That one word captures the essence of fiscal year 2020.
When the fiscal year began, we welcomed STEM Action Center to our department as our seventh division. The STEM mission complements the missions of our other divisions, which all have programs that focus on educating children.
Along with an expanding department, we also started preparing for a new home at the Capitol complex after legislators approved funding for a new state museum of history and art. The new building, which could eventually house most of the staff who currently work in the Rio Grande Depot, would replace the State Office Building that is slated for demolition. Along with a museum and offices, the new building would provide much-needed secure storage for the collections of historic artifacts and fine art.
Throughout the department, divisions and their staff had ambitious plans. Exhibitions would be increasingly inclusive, history discussions would capture an even broader spectrum of voices. We would celebrate the contributions of Native Americans and new immigrants. Our preservation efforts would include a robust campaign to protect archaeological treasures.
Along with new initiatives divisions continued to offer important professional development opportunities. A larger grant pool provided needed financial stability to artists, theaters, museums, and more.
Many of these projects launched soon after the new fiscal year began, and all of them had solid momentum. Then, the pandemic hit, followed immediately by a 5.7 earthquake in the Salt Lake valley.
Throughout the department, this required adaptability from everyone. Conferences planned for the spring shifted to virtual platforms. The History Day competition completely overhauled their judging to ensure the competition could continue. Our art galleries launched online exhibitions.
While many programs found ways to adapt to a virtual world, others found themselves on the front lines of the COVID-19 and earthquake response. UServeUtah organized a massive donation drive for personal protective equipment. Arts & Museums organized a working group to help cultural organizations navigate the crisis and, eventually, distribute millions of dollars in emergency grants. The State Historic Preservation Office compiled a detailed report on the earthquake damage to historic buildings, especially in Magna. Indian Affairs helped organize multiple projects to provide assistance to the Navajo Nation, one of the areas hardest hit by the virus.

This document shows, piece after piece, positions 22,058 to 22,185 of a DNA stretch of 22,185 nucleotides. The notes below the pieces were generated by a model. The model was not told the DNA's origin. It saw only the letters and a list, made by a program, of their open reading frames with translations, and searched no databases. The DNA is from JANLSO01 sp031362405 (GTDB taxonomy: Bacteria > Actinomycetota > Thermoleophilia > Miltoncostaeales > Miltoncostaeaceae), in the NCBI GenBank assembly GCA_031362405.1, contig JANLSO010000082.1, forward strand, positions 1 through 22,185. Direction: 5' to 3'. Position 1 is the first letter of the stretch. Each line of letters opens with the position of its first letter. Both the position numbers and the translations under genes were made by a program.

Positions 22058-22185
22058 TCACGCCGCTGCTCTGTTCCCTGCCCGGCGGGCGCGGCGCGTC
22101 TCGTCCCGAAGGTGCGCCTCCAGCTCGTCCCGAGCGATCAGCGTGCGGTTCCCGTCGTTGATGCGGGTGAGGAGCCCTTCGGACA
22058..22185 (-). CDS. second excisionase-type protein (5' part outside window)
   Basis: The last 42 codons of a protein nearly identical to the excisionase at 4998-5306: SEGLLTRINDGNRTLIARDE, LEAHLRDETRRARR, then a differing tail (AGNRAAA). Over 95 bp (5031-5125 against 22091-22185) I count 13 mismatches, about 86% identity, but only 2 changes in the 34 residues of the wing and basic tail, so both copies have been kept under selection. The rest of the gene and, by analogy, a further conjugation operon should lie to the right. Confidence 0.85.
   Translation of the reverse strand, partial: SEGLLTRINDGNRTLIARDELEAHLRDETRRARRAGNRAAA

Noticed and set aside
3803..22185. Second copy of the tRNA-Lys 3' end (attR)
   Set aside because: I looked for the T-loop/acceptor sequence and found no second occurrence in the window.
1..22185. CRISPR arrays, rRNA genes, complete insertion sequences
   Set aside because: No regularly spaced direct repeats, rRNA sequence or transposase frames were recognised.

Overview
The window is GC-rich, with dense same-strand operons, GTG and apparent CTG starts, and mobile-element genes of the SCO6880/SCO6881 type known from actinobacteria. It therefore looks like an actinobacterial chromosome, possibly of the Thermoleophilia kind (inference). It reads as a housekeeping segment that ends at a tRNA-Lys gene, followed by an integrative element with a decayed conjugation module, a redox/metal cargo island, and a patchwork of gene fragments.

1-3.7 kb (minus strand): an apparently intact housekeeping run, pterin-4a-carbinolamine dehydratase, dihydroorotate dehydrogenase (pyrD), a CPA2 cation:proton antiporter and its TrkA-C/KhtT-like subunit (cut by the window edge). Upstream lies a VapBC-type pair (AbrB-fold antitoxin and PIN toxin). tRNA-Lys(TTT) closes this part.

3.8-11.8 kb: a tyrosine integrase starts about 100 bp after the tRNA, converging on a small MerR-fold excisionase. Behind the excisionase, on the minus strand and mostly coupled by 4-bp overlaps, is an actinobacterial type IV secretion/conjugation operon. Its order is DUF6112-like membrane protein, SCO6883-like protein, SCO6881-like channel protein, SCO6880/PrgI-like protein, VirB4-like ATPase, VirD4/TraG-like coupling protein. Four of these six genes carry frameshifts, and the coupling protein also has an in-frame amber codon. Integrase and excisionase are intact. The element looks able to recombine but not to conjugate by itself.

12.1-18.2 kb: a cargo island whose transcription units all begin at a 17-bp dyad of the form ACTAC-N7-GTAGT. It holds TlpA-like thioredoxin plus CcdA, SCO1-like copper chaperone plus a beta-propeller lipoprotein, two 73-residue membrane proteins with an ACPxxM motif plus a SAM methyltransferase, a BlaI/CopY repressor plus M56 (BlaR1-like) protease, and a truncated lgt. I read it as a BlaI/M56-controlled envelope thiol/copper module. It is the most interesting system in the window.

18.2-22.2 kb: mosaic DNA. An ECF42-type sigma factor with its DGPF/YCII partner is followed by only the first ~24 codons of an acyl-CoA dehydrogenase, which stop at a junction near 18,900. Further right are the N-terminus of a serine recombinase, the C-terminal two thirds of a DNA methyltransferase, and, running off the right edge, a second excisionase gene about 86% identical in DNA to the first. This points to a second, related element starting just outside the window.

Amidst it all, Multicultural Affairs found themselves leading — with a team of four full-time employees — multi-pronged, statewide initiatives to address the significant impact of COVID on underserved communities and the issues of race and equality that came to the forefront following the death of George Floyd.
As the fiscal year ended, the country was still struggling to contain the COVID-19 virus. As a department, we will continue to help those we serve wherever possible. As you read this annual report, recognize that it is, in many ways, only a partial snapshot of our response these crises as well as our aspirations to make Utah a more creative and welcoming place.
To preserve, foster, and share Utah’s diverse cultural heritage for present and future generations by encouraging and celebrating intellectual, creative, and civic contributions statewide.
Fiscal year 2020 HIGHLIGHTS
Muse MagazineA semi-annual celebration of the people and organizations that anchor the state's culture. Overseen by Ellen Weist Fagg, formerly of The Salt Lake Tribune, The magazine published its second and third issues in fiscal year 2020. It will publish its fourth issue in October 2020.
Speak Your Piece Podcast
Hosted by Senior Public Historian Brad Westwood, "Speak Your Piece" launched in December 2019. The podcast focuses on interviews with historians, curators, preservationists and others about Utah history. Many episodes explore stories seldom heard and helps bring a new perspective on a wide range of topics.
Percentage of division programs that are engaged in at least one collaborative project annually. GOAL: 66%
Performance audits or evaluations of department process or systems completed annually. GOAL: 2
Performance audits or evaluations of department process or systems completed annually. GOAL: 6
The Department of Heritage & Arts includes seven division and approximately 150 employees who strengthen the state through grants, professional development, and education.